Highly-resolved imaging in soils: dynamics of interfaces induced by oxygen, pH and water content

Principle investigator: Prof. Dr. S.E. Oswald

Co-worker: N. Rudolph

In soils and sediments there is a strong coupling between local biogeochemical processes and the distribution of water, electron acceptors, acids, nutrients and pollutants. Both sides are closely related and affect each other from small scale to larger scale. Soil structures such as aggregates, roots, layers, macropores and wettability differences occurring in natural soils enhance the patchiness of these distributions. At the same time the spatial distribution and temporal dynamics of these important parameters is difficult to access. By applying non-destructive measurements it is possible to overcome these limitations. Our non-invasive fluorescence imaging technique can directly quantity distribution and changes of oxygen and pH. Similarly, the water content distribution can be visualized in situ also by optical imaging, but more precisely by neutron radiography. By applying a combined approach we will clarify the formation and architecture of interfaces induced by oxygen consumption, pH changes and water distribution. We will map and model the effects of microbial and plant root respiration for restricted oxygen supply due to locally high water saturation, in natural as well as artificial soils. Further aspects will be biologically induced pH changes, influence on fate of chemicals, and oxygen delivery from trapped gas phase.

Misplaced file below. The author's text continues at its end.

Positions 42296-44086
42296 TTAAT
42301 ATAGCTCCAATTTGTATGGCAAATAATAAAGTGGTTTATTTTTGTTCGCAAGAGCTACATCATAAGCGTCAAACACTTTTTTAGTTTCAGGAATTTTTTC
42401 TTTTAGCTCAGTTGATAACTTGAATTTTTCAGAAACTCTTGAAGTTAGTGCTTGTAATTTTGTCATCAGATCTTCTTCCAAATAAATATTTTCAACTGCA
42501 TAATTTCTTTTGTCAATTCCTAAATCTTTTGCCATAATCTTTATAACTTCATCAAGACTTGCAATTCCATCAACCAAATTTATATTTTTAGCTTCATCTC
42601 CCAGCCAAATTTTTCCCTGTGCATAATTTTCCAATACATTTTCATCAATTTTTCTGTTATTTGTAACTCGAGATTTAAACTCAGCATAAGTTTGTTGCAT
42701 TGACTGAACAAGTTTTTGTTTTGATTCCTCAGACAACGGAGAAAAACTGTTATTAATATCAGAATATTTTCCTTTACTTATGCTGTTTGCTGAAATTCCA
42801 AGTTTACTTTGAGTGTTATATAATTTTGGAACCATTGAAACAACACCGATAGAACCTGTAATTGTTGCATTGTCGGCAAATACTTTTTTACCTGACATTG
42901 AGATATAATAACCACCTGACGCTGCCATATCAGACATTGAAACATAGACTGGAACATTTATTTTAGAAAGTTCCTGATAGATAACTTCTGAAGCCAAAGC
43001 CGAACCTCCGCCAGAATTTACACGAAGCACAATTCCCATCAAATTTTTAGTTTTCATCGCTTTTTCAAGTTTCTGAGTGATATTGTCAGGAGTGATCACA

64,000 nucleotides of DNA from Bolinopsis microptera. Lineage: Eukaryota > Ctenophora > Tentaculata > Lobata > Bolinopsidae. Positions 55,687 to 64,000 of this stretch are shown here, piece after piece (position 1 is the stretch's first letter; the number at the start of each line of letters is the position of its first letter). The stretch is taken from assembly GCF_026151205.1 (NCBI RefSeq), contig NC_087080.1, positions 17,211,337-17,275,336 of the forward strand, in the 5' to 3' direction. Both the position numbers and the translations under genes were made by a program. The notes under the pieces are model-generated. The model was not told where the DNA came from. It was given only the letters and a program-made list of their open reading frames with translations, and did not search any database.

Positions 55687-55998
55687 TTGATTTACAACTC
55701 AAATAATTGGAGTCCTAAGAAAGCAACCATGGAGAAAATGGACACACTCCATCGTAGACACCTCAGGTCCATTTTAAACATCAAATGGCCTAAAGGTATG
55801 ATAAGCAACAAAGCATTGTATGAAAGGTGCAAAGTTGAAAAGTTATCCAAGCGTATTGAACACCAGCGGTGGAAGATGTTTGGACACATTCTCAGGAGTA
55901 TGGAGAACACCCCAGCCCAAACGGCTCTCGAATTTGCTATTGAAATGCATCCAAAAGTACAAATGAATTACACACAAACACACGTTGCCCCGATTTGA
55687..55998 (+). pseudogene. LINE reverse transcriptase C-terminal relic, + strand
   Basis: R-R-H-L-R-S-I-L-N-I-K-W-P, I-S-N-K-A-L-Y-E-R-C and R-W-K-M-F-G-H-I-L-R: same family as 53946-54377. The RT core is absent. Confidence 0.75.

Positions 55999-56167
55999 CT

Cooperation within the SPP:
PD Dr. S. Kolb (University Bayreuth), PD Dr. T. Baumann (TU Munich), Prof. Dr. J. Bachmann (University Hannover) and inside Thematic Group 4

Methods used in the project:
- Fluorescence foil imaging
- Fluorescence dissolved dye imaging
- Neutron radiography